A Shiny New Tactic - This is a valid thing in any war, and the CFC do it very well. This time there have been two in close succession. The first is the Naglfar doctrine, designed to counter the TEMP carrier circlejerk. A big announcement, throw some pretty statistics and some glitter in there and voila. You've given your allies a new purpose and direction, you've distracted your opponent so they have to come up with a counter-counter and have also taken a small morale hit. In the most recent war, this was countered very quickly, fairly publicly and quite effectively by TEMP and sudddenly, all talk Naglfars seems to die off. In Fountain, this was Fuck You Fleet and Seige Fleet (Damping Celestis and DPS Bombers, respectively). In Delve/Querious, this was NApocs and Rokhs as a counter to Tengus. The second tactic to be announced is "Waterboarding", which is the act of perma bubbling part of the enemy cap fleet whilst the other part is engaged. This worked rather well yesterday, but as far as I can see, is pretty easy to counter by switching up mids a little bit. It also probably relies on some spy intel letting CFC know where the mid points are so that bubblers can be moved into position.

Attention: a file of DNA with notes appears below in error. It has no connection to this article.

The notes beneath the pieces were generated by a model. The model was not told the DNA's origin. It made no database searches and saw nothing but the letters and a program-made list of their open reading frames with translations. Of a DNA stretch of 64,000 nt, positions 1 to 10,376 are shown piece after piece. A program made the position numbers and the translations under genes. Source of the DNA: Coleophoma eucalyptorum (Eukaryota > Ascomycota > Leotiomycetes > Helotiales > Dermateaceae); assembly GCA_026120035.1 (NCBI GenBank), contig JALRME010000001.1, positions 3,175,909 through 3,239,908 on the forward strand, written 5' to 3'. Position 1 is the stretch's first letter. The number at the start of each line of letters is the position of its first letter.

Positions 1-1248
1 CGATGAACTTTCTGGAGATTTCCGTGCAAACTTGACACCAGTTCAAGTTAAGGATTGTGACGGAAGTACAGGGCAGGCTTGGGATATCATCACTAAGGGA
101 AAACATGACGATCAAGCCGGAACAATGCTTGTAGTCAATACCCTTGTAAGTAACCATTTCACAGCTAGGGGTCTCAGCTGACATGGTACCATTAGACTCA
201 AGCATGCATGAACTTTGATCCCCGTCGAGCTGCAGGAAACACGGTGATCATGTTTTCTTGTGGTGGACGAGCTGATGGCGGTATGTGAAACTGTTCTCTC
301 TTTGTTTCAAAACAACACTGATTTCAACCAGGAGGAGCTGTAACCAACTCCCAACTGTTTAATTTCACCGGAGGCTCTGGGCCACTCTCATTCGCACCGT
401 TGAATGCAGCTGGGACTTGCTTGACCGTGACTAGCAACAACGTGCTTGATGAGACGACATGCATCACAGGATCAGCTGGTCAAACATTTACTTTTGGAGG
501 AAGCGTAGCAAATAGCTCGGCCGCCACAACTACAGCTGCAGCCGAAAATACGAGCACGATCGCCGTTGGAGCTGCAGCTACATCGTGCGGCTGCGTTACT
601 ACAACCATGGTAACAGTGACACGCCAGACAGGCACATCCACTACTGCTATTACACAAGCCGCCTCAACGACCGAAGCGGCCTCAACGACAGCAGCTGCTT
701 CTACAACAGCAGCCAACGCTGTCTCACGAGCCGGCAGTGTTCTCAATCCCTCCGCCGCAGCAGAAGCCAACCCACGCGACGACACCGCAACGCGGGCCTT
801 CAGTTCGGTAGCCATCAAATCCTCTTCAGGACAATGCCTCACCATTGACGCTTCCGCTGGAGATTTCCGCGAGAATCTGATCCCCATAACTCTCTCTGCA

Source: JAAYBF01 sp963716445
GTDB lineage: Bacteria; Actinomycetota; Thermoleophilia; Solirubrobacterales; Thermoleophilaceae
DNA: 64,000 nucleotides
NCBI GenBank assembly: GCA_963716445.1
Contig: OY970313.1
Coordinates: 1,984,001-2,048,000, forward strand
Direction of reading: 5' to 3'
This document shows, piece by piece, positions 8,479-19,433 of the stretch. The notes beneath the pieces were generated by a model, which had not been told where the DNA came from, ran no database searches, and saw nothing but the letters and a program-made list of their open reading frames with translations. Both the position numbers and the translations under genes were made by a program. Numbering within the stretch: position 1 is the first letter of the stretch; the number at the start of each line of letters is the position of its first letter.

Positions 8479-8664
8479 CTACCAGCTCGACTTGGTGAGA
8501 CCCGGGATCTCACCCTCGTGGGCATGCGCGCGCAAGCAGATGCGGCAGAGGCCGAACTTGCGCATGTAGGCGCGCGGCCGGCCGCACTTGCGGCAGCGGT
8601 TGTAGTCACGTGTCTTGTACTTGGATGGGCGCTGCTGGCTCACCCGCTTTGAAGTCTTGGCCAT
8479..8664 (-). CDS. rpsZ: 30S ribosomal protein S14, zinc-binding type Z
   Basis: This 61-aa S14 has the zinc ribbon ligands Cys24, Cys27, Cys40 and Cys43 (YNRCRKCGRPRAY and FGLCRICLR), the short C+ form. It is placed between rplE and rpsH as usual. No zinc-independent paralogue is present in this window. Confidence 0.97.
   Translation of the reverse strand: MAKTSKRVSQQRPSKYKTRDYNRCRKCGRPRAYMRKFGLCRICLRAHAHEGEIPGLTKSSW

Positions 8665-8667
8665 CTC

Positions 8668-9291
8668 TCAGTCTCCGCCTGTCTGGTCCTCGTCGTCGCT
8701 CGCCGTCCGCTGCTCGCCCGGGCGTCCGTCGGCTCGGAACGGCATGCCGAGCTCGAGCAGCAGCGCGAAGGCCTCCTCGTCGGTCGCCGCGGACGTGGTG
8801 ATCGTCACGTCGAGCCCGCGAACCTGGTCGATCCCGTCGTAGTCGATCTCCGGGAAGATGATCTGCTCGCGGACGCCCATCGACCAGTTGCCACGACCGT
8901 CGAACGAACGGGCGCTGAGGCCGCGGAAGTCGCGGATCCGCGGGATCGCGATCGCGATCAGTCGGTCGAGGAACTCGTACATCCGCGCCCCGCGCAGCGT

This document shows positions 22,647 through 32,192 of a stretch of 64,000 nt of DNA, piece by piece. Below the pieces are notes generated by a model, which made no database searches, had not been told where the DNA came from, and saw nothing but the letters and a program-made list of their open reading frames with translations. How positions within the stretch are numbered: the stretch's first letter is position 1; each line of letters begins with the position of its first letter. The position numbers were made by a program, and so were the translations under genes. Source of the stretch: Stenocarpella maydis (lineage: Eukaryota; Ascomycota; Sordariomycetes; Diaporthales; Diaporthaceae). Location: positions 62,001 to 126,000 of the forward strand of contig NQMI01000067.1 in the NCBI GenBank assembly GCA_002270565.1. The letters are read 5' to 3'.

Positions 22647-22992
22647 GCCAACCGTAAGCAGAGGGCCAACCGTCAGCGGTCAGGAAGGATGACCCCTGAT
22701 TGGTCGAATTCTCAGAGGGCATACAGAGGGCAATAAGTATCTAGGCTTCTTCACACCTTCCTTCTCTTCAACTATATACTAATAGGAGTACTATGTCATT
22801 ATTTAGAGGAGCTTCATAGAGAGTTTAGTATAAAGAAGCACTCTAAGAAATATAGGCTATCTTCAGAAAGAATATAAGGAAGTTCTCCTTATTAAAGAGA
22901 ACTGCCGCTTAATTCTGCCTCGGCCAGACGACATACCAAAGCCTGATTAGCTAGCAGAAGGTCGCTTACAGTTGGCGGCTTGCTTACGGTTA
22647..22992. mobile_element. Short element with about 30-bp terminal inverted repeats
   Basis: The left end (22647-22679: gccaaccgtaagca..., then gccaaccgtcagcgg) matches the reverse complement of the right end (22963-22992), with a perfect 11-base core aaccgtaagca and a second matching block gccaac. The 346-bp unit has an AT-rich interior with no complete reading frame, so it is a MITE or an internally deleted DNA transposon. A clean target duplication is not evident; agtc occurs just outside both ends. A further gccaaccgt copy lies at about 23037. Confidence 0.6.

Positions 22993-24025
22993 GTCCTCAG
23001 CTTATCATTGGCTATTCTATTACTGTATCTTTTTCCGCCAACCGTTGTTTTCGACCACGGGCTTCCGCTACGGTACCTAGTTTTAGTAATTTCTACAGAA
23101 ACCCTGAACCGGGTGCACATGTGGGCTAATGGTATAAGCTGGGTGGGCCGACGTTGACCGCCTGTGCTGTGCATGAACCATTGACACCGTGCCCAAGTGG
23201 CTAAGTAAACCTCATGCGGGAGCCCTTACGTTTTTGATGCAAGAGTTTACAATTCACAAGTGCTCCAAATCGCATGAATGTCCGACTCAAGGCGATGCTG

Squad Deployment - I've seen this one a number of times first. CFC announces that one of the SIGs (Special Interest Groups) is deploying somewhere, but it's only a squad, so it's ok. My opinion is that this is more smoke and mirrors. The CFC SIGs are open to all, so what they are effectively doing is saying "anyone interested in PVP, deploy here". Obviously, that means the majority of the CFC active PVP pilots, which is not just a squad deployment. When they start to lose is when it's announced as a "real war" and the rest of the coalition is "asked" to deploy. In other terms, the ratters and semi-active people that were previously content to stay out the PVP and sit in CFC sov and shoot rats etc. In my eyes, this could be directly compared to subscription, as the "real war" pilots are viewed only as "pilots in ships; more pilots = more win".